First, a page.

Let’s Project Cubs’ Arbitration Salaries with Numbers Due Friday
This one’s about as simple as they get, so let’s dispense with any trifles and just get right to it. With arbitration figures due by Friday, I figured it was a good time for some last-minute estimates on where the Cubs and their eligible players will end up. As an added bonus, I’ve created some Twitter polls that I’ll include and update once they’re complete.
Oh, I lied a little bit about this being simple. Part of that is the nature of the business of baseball, which has seen teams shift to more of a “file-and-trial” approach over the last few years. Rather than exchanging numbers and then continuing to talk prior to an actual hearing, teams are more likely than ever to take a hard-line stance and present a take-it-or-leave-it offer.
Theo Epstein and Jed Hoyer used to have a reputation for avoiding arbitration altogether, but that began to change with Justin Grimm prior to the 2018 season. The Cubs’ financial situation may force further use of heavy-handed techniques this winter as they need to shave every dollar they possibly can from a payroll currently projected to fall just slightly over the $208 competitive balance tax threshold.
The quickest way to free up the most possible money is via trade, but the league in general has slowed in that regard and the Cubs are asking so much for their coveted players that nothing is going to happen on that front right away. There’s also the matter of Kris Bryant‘s service-time grievance, which complicates both the trade market and the arbitration process.
Absent any imminent trades and needing to clear a little room, it’s entirely possible the Cubs will lowball a few of these guys and then proceed with what is certain to be an uncomfortable arbitration process. And the thing is, the Cubs have a lot of leverage in most cases should they go the FNT route. There’s also the possibility, however slim, that the Cubs could seek to negotiate after the exchange of numbers by making an appeal to the players to sacrifice for the greater good.
As horrible an idea as that is from a labor perspective, and as ludicrous as it seems for a major market team to be asking players to take pay cuts, that’s sort of where we’re at here. Maybe there’s even a little quid pro quo with the front office offering to make things right should they reset their CBT penalties and open up the purse strings again next season. That’s almost certainly not plausible, but stranger things have happened.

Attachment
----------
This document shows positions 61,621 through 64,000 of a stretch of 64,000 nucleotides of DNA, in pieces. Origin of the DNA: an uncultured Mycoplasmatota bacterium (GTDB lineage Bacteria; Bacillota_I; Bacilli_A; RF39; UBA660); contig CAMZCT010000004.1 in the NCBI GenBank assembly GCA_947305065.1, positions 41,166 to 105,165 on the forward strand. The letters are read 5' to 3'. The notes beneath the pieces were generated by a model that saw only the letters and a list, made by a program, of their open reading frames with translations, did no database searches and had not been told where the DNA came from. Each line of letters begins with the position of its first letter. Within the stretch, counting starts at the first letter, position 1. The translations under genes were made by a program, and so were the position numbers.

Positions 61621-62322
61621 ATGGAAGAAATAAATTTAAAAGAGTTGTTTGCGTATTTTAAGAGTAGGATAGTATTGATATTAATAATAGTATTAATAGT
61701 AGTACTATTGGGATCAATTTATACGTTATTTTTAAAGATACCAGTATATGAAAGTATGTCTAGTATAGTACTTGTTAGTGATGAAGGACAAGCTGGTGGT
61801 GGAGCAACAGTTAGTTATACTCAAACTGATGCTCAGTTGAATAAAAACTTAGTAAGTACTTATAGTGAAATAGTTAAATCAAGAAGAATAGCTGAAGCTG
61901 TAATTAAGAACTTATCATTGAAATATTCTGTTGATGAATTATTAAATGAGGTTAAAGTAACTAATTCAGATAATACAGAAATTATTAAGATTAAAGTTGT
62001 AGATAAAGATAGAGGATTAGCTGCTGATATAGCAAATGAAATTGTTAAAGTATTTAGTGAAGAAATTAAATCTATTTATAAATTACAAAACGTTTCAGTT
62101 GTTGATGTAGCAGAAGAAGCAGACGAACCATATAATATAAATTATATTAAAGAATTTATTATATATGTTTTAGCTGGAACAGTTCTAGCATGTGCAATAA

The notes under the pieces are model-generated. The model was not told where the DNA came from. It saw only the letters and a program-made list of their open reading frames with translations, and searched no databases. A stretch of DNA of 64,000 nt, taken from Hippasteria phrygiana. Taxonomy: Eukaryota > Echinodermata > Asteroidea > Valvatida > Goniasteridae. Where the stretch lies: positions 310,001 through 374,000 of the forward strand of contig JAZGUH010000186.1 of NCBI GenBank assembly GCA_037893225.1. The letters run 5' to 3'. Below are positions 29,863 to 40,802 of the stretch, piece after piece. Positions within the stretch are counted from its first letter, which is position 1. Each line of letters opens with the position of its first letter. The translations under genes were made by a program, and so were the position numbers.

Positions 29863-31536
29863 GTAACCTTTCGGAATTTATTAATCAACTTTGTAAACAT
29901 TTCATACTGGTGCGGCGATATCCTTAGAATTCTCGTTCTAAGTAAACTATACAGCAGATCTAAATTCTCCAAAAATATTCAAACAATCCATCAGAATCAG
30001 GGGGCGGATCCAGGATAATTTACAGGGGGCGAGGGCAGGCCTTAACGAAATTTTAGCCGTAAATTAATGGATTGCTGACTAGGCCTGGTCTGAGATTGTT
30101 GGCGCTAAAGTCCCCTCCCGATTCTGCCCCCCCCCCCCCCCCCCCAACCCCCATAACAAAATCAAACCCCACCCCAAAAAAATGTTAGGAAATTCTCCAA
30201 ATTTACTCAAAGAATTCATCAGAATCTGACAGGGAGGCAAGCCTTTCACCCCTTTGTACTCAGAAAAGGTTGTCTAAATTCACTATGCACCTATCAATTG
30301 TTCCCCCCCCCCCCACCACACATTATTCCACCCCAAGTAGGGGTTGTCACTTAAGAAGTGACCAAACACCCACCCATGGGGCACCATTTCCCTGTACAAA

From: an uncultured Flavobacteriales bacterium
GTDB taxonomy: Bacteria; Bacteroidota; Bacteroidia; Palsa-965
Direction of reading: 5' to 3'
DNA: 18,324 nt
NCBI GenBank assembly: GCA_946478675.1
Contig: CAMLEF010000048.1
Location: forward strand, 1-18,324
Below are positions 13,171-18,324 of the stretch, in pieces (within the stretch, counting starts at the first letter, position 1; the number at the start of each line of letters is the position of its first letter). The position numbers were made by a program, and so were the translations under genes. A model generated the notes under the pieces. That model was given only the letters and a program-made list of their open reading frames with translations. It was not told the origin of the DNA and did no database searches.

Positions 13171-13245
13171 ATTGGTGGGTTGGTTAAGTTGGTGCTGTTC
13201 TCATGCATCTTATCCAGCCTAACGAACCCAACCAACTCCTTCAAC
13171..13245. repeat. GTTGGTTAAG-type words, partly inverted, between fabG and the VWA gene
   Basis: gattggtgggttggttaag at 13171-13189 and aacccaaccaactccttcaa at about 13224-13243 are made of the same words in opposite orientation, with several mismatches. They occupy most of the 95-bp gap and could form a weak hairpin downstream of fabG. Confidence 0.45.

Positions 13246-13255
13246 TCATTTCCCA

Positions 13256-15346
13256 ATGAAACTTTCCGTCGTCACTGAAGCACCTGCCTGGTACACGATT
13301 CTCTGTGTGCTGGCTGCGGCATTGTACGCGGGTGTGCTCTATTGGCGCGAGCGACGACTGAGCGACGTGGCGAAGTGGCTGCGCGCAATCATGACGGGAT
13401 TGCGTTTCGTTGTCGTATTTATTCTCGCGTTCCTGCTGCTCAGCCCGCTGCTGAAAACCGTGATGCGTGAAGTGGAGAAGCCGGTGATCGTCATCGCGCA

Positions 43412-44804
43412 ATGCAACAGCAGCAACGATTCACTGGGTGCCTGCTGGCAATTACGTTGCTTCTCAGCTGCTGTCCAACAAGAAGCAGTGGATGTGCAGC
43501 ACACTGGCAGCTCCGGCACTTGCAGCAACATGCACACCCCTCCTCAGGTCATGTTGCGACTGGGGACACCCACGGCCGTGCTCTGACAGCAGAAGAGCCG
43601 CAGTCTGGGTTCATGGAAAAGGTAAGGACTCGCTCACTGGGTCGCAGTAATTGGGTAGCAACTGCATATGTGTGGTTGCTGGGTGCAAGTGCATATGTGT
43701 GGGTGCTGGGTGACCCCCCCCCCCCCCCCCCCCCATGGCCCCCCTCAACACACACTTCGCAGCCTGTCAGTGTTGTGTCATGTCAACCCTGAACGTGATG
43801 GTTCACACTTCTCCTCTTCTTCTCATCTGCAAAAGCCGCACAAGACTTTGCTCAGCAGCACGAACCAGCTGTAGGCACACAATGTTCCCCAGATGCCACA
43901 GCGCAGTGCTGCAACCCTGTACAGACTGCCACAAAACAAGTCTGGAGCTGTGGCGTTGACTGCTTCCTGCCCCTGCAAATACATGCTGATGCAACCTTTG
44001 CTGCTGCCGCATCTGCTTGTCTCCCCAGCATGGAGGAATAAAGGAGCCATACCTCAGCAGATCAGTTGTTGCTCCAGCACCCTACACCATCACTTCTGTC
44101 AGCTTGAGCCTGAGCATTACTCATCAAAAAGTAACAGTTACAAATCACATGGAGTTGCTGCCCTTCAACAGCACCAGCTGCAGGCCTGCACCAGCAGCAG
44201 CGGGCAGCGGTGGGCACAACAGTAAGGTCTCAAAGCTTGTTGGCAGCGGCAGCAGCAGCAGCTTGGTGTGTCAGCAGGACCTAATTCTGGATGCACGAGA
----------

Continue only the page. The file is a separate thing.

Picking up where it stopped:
With all that in mind, let’s proceed to the estimates (MLB Trade Rumors projections listed).
Kris Bryant ($18.5M) — 2 years, $43 million
It seems like something could be worked out here due to the grievance, but a legit extension. Bryant was made the highest-paid “second-year” player ever back in 2017 when the Cubs gave him a good-faith raise to $1.05 million. He then set a record for highest first-year arbitration salary when he made $10.85 million in 2018.
After a relatively small raise to $12.9 million after a shoulder injury laid him low for most of that season, KB is primed for a nearly 50% bump heading into 2020. So wait, why did I project him for a $21.5 million AAV that would actually put the Cubs further above the threshold? Mainly because it either firmly sets his trade value should they look to move him or it gives him security over the next two years in Chicago.
Javy Báez ($9.3M) — $8.5 million
Here’s where they start making up for some of that increase I laid out above. Javy made $5.2 million this past season, so this is still a decent raise from a percentage standpoint. He’s also in line for an extension and perhaps this is a prelude to something bigger in the offing.
Kyle Schwarber ($8.0M) — $6.5 million
Despite being well below MLBTR’s figure, this would nearly double Schwarber’s $3.4 million salary in 2019 and would lower the Cubs’ projected obligations. And if we’re being honest, Schwarber is probably the player most susceptible to the hard reality of arbitration. The hearings often focus on box-score numbers like batting average, where his .250 wasn’t impressive, while his 38 homers got washed out with the skyrocketing totals around the league.
Willson Contreras ($4.5M) — $4.25 million
We’ll stick close to the MLBTR estimate here because it’s his first year of eligibility and the Cubs can keep things pretty low as they look to save a few bucks.
Albert Almora ($1.8M) — $1.3 million
Even this may be a bit too much for a guy who put up negative WAR last season, but it’s still more than double the $584,000 he made to do it. Almora is probably even more susceptible to arbitration than Schwarber, but he doesn’t have anywhere near as much room to maneuver.
Jharel Cotton ($800K) — $645,000
Hard to really peg this one because I’ve never seen him pitch. Nor has anyone else who’s only watched the majors over the past two seasons. Cotton already signed for $645,000, so really no estimate
Kyle Ryan ($1.1M) — $950,000
Ryan was a very reliable after a shaky start, using his funky delivery from the left side to become one of the team’s best bullpen options. This would be about a $400,000 raise over 2019 while still cutting a little bit from the initial projections.
Okay, so I didn’t get the Cubs below the CBT threshold. But I did slightly lower their projected arb figures despite giving Bryant a raise. Which means that they’d likely be under if KB just gets a one-year offer. I’ll update this post Tuesday or Wednesday with the poll results, but feel free to leave your own in the comments.